With mad queues around Arnage we decided to head back to the site to sink a couple of Saint Omer beers whilst splitting our attention between the World Cup, the traditional on-site car show and the very good JC & The Two-Steps band who were playing live on the terrace.  The best Le Mans weather in ten years was only adding to the pre-race excitement.



With an estimated 260,000 spectators attending the race, a grandstand seat is a must and the Ford Chicane gives a great view of the start and end to this marathon of an event.  Thus also allowing for a relaxing morning watching the support events and milling around the mechandise stands.  The total cost of entry including a guaranteed seat with an excellent view still amounting to less than general admission for the British GP!  Which just goes to show that F1 is one almighty rip off!

Having fond childhood memories of the Wheatcroft Gold Cup races at Donington it is always a pleasure to see the fabulous Group C machines on track;  I would have loved to have seen these in period at Le Mans.  It was a mighty shame however that Derek Bell didn’t get chance to get behind the wheel; car problems preventing the 956 from making the start.  We did however see a couple of Sauber Mercedes C11’s, a plethora of Porsche 956 and 962’s, the Nissan R90CK and of course a couple of Jags.

Merc_GroupC BigCat

There is nothing quite like the start of the 24 hour race at Le Mans.  The long formation lap and awesome atmosphere created by a huge crowd gets the butterflies fluttering in the stomach; everyone on their feet as the rolling grid appears at Ford Chicane, followed by the almighty roar as 50 odd drivers step on the loud pedal at the sudden appearance of the green light.

The ultimate pace of the Toyota’s was evident from the start, however Audi looked to be stronger in race trim and were not dropping back as quickly as expected.  Porsche however were struggling and were swallowed up by their sister marques.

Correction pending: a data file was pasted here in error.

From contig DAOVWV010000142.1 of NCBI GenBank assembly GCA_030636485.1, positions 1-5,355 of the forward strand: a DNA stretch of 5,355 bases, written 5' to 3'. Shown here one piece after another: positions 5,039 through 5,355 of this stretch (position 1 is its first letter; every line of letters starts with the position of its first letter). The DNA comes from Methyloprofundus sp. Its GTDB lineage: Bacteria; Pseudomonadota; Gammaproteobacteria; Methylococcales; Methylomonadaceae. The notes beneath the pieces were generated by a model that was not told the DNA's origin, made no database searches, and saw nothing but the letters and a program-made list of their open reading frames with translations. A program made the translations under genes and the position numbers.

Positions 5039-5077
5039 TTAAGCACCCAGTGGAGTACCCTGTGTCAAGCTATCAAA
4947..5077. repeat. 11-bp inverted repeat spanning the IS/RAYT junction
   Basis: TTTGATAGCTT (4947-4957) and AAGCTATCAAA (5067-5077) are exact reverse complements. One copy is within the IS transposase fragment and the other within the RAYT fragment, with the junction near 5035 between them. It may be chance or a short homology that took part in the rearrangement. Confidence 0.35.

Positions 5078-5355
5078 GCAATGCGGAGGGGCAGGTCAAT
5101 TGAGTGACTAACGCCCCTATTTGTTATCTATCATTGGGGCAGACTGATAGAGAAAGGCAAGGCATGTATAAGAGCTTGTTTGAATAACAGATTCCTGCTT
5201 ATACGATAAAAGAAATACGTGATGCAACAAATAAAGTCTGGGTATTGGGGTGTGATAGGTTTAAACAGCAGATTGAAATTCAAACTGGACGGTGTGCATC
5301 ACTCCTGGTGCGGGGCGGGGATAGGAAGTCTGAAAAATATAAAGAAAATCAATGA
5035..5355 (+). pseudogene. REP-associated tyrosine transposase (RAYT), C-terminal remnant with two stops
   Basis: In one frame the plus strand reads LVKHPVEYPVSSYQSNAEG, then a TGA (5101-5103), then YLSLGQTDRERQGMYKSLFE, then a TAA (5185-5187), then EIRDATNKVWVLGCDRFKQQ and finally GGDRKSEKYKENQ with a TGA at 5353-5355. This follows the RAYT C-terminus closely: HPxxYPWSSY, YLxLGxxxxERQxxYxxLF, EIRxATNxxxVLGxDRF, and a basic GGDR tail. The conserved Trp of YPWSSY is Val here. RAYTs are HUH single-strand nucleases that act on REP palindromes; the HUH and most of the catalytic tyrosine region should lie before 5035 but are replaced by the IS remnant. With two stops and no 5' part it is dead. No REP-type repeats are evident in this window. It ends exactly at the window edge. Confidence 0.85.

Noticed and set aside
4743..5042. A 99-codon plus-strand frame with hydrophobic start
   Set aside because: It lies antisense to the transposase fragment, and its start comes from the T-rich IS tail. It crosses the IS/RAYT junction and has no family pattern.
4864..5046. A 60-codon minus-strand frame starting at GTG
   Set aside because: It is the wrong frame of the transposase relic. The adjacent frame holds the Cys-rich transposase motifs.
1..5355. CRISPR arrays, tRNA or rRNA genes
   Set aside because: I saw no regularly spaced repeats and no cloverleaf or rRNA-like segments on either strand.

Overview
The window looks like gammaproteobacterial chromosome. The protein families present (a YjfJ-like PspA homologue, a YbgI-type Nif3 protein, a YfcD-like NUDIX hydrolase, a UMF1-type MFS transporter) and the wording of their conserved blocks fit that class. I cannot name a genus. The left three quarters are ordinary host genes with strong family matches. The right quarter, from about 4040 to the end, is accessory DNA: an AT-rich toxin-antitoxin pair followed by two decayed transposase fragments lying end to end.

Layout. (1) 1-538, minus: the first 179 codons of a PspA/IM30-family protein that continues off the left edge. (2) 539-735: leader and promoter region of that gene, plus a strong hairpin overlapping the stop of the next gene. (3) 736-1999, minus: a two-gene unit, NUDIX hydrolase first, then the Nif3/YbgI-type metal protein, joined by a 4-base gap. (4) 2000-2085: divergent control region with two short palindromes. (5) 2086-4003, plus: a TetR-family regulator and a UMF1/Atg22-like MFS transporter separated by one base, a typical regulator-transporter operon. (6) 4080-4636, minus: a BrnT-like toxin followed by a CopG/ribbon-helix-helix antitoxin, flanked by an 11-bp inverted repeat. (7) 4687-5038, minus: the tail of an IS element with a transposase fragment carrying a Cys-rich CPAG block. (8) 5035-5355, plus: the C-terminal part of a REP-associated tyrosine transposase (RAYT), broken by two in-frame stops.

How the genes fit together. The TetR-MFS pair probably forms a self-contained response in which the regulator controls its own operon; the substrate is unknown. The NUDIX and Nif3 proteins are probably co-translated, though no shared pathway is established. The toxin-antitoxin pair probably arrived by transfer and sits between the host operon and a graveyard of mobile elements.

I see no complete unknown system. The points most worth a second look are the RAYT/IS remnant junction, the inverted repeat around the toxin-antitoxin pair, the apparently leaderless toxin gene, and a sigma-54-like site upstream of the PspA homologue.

Although rain showers were forecast no-one could have anticipated the velocity at which it came down.  With some cars trying to stay out on slicks or intemediates and others on wets the difference in speed on the Mulsanne Straight was massive.  It is questionable whether the #8 Toyota in the hands of Nic Lapierre and Sam Bird in the #81 AF Corse Ferrari were taking too much of a risk in the conditions as they went off; Bird’s Ferrari colliding with the slow #3 Audi of Marco Bonanomi.  The #3 and #81 would be out on the spot but the #8 Toyota somehow made it back to the pits.  It was effectively out the running for the victory though having lost several laps whilst repairs took place.

The remaining #7 Toyota managed to hold a healthy lead of roughly 2 minutes as the cars headed into the night with the two Porsche’s and two remaining Audi’s in pursuit.  When I left the circuit at roughly 3.30am for a couple of hours sleep It looked like the Japanese manufacturer was well on the way to victory.  But as we all know anything can happen in this long slog of an event and I awoke at 5.30am to the devastating news that the sole remaining TS040 had retired with electronic failure.